Stowe garden and the English idea of Nature
The English idea of nature became informed by art and English landscape gardening, particularly Stowe Garden. In the 1690s Stowe had a modest parterre garden from Italianate influence. This was excised when Charles Bridgeman (garden designer) and John Vanburgh (architect) designed an English Baroque park from 1713, inspired by the work of London, Wise and Switzer which replaced formal French and Dutch styles. In the 1730s William Kent and James Gibbs work with Bridgeman, and embellished the “poetic” garden with features such as, the Temple of British Worthies filled with busts of heroes from Francis Bacon and Shakespeare. Capability Brown’s artful naturalism followed Kent, though his gently sloping Grecian Valley took two years of shifting earth.
Untamed English gardens became associated with political freedom and in the case of Stowe overt Whig political meaning. George Monbiot was a pupil there and reminds us a village was removed: “Kent and Brown constructed a paradise, in fact part of the grounds are called ‘The Elysian Fields’, but their classical wilderness was an artefact of social cleansing.” (‘Gardens of Eden’, ABC RN, 14.09.2003)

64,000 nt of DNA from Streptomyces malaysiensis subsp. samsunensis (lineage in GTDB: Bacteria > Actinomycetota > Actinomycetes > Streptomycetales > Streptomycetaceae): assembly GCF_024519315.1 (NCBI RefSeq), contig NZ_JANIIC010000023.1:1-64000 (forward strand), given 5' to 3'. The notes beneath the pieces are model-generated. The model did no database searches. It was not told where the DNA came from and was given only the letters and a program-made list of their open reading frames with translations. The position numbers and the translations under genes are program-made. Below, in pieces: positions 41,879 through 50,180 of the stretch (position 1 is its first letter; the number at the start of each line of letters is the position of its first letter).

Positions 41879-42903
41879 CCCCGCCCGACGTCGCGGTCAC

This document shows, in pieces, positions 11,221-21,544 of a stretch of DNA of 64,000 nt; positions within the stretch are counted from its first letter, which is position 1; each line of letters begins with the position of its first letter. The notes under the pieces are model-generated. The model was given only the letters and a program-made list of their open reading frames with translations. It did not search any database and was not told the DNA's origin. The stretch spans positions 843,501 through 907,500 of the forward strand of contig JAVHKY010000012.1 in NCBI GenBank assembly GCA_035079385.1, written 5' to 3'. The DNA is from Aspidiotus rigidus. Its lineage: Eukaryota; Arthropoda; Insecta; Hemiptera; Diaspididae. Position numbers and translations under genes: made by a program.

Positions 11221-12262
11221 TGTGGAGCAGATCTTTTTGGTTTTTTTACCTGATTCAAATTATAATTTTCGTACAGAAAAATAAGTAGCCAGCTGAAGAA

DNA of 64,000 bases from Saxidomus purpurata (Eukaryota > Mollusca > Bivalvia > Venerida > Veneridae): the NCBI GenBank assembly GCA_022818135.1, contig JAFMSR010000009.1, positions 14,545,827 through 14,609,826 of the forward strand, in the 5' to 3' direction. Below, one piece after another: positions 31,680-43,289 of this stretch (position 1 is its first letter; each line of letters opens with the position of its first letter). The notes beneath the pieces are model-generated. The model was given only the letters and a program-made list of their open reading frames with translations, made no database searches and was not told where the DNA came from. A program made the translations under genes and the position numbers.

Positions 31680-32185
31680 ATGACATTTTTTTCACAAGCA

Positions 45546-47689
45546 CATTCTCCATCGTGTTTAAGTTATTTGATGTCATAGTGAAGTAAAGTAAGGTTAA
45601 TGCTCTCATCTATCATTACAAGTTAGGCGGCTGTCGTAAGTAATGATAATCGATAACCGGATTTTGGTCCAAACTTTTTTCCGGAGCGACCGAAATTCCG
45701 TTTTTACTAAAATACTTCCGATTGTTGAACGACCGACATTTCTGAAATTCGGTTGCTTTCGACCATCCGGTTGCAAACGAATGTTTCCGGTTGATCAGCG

William Gilpin conceived Picturesque while visiting Stowe in the 1740s. Under Kent, Stowe evolved from a garden to be viewed from the house into a series of natural pictures, to be appreciated while strolling. The Picturesque used landscape as a sequence of changing vistas as if viewing paintings by Claude Lorrain. By the 1790s, the clear difference between natural scenery and art was dissolving in the cult of the picturesque. At the time the ‘Claude Glass’ a small, tinted convex mirror used as an aid in painting was being popularised. Walkers turned their back on the scenery to see it in a small mirror; Thomas Gray used one to catch ‘views’ and ‘prospects’ of the Lakes in autumn 1769 (‘Journal’, pub 1775). The Picturesque was ridiculous and emphasis on the eye and the mind alienates unique ecologies, but at least it enticed people out into the countryside.